First hear preliminary objection on pleas seeking legal validation of same-sex marriages: Centre to SC

The Centre has told the apex court that recognition of marriage is essentially a legislative function which the courts should refrain from deciding & that legal validation for it will "cause havoc."
Image used for representational purpose only. (File Photo)
Image used for representational purpose only. (File Photo)

NEW DELHI: The Supreme Court on Tuesday began hearing arguments on a batch of pleas seeking legal validation for same-sex marriages, with the Centre insisting its preliminary objection on whether the court can at all go into this question or it would be essential for the parliament to go into it be heard first.

A five-judge Constitution bench headed by Chief Justice D Y Chandrachud told Solicitor General (SG) Tushar Mehta, appearing for the Centre, that the nature and tenability of the preliminary objection will depend on the canvass the petitioners open up and the court wants to have a view of their argument.

Mehta told the bench, also comprising Justices S K Kaul, S R Bhat, Hima Kohli and P S Narasimha, the petitioners can advance their submissions on what they want and also an overview confined to the preliminary objection raised by him.

"I am sorry Mr solicitor, we are in charge," the CJI told Mehta, adding the court will hear the petitioners' side first. "You cannot dictate how we will conduct the proceedings. I have never allowed this in my court," the CJI said.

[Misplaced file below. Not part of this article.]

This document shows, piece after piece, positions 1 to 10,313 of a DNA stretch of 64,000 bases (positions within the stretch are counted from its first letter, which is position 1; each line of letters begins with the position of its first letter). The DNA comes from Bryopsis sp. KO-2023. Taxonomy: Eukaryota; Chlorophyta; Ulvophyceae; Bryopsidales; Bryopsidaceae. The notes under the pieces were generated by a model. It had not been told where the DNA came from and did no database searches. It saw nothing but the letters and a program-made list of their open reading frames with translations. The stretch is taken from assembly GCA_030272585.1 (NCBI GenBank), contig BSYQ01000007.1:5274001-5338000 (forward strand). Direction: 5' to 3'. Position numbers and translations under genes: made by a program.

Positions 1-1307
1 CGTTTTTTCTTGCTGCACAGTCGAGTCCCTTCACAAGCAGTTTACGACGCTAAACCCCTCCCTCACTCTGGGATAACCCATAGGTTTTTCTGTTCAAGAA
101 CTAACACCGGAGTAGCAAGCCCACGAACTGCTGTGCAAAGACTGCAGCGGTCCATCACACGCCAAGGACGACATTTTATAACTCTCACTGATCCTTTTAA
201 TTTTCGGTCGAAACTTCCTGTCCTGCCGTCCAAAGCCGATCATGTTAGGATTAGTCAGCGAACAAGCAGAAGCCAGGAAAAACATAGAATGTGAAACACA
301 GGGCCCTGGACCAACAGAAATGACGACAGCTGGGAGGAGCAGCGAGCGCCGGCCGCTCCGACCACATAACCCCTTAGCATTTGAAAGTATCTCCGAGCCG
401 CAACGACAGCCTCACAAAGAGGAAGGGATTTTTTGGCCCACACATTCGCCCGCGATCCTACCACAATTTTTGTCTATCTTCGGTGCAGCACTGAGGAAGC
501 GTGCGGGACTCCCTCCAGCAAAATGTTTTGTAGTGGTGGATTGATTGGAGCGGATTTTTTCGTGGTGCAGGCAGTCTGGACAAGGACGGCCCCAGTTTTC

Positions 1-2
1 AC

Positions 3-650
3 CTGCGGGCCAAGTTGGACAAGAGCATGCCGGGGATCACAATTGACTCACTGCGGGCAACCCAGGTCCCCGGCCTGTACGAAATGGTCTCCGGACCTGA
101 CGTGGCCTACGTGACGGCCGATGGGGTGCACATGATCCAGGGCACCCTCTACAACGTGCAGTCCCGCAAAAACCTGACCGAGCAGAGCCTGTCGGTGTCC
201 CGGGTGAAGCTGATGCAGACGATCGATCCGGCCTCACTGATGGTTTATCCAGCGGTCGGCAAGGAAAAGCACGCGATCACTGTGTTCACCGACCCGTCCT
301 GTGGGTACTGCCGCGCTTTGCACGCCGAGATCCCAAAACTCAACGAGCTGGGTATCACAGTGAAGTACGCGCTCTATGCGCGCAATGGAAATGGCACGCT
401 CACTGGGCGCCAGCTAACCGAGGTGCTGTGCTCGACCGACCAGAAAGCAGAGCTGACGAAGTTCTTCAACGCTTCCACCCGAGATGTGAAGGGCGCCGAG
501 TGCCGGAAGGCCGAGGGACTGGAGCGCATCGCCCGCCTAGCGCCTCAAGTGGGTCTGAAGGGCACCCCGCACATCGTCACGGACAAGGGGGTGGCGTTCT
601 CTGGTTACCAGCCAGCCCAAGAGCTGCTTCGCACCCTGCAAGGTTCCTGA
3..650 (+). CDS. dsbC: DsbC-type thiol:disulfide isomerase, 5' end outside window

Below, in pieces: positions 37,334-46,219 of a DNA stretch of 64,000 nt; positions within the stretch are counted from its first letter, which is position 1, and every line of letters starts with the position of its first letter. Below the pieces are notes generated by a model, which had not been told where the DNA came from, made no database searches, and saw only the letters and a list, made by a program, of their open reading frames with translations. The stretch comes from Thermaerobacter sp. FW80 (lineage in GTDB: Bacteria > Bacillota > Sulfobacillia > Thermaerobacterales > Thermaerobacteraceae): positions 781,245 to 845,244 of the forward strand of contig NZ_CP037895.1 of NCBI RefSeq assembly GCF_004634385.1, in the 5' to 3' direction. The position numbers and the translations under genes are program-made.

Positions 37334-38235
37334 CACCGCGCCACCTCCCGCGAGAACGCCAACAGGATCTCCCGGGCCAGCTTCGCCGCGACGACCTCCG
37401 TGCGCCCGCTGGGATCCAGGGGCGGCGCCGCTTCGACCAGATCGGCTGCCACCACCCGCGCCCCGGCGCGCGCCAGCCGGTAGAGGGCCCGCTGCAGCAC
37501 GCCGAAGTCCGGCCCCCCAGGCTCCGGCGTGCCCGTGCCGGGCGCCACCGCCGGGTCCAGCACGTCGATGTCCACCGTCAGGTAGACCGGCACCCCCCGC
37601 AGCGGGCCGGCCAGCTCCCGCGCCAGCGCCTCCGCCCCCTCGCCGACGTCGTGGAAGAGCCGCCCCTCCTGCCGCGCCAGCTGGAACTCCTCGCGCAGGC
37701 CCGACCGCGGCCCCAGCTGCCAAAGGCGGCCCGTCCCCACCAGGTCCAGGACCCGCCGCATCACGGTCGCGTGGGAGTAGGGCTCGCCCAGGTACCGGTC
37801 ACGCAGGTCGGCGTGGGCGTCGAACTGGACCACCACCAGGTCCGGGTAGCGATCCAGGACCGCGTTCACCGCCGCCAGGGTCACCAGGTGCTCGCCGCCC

Mehta responded, he never does this.

"This is a matter, too sensitive an issue, where your lordships would examine the preliminary submission and then give me some time. We may have to consider what would be the stand of the government in further participation in this debate," the SG said.

The CJI said, "Trust us to have a broader perspective."

Mehta said there is no question of a lack of trust. When the bench said it wants to understand the petitioners' argument, the SG said, "Then your lordships may give me time to consider to what extent the government would like to participate in this. Anything but adjournment," the CJI observed.

"Are you saying you do not want to participate? Justice Kaul asked Mehta, who responded, "I will not go that far."

"It does not look nice when you say we will see whether we will participate," Justice Kaul said.

Mehta said he never said the government will not participate and his submission is on the question that which forum should debate this issue.

At the outset, senior advocate Kapil Sibal, appearing for one of the parties, said Entry 5 of List III is the Concurrent List.

"Would you be kind enough to hear the states as well," he said, adding that notices have not been issued to the states.

Mehta said the subject with which the apex court is dealing is virtually the creation of a socio-legal relationship of marriage which would be the domain of the competent legislature.

"When the subject is in the Concurrent List, we cannot rule out the possibility of one state agreeing to it, another state legislating in favour of it, another state legislating against it. Therefore, in absence of the states being not joined, the petitions would not be maintainable, that is one of my preliminary objections," he said.

Mehta said he has also filed an application requesting to decide on a question he has formulated as a preliminary question.

He said the preliminary objection is whether the court can at all go into this question or it would be essential for the parliament to go into it.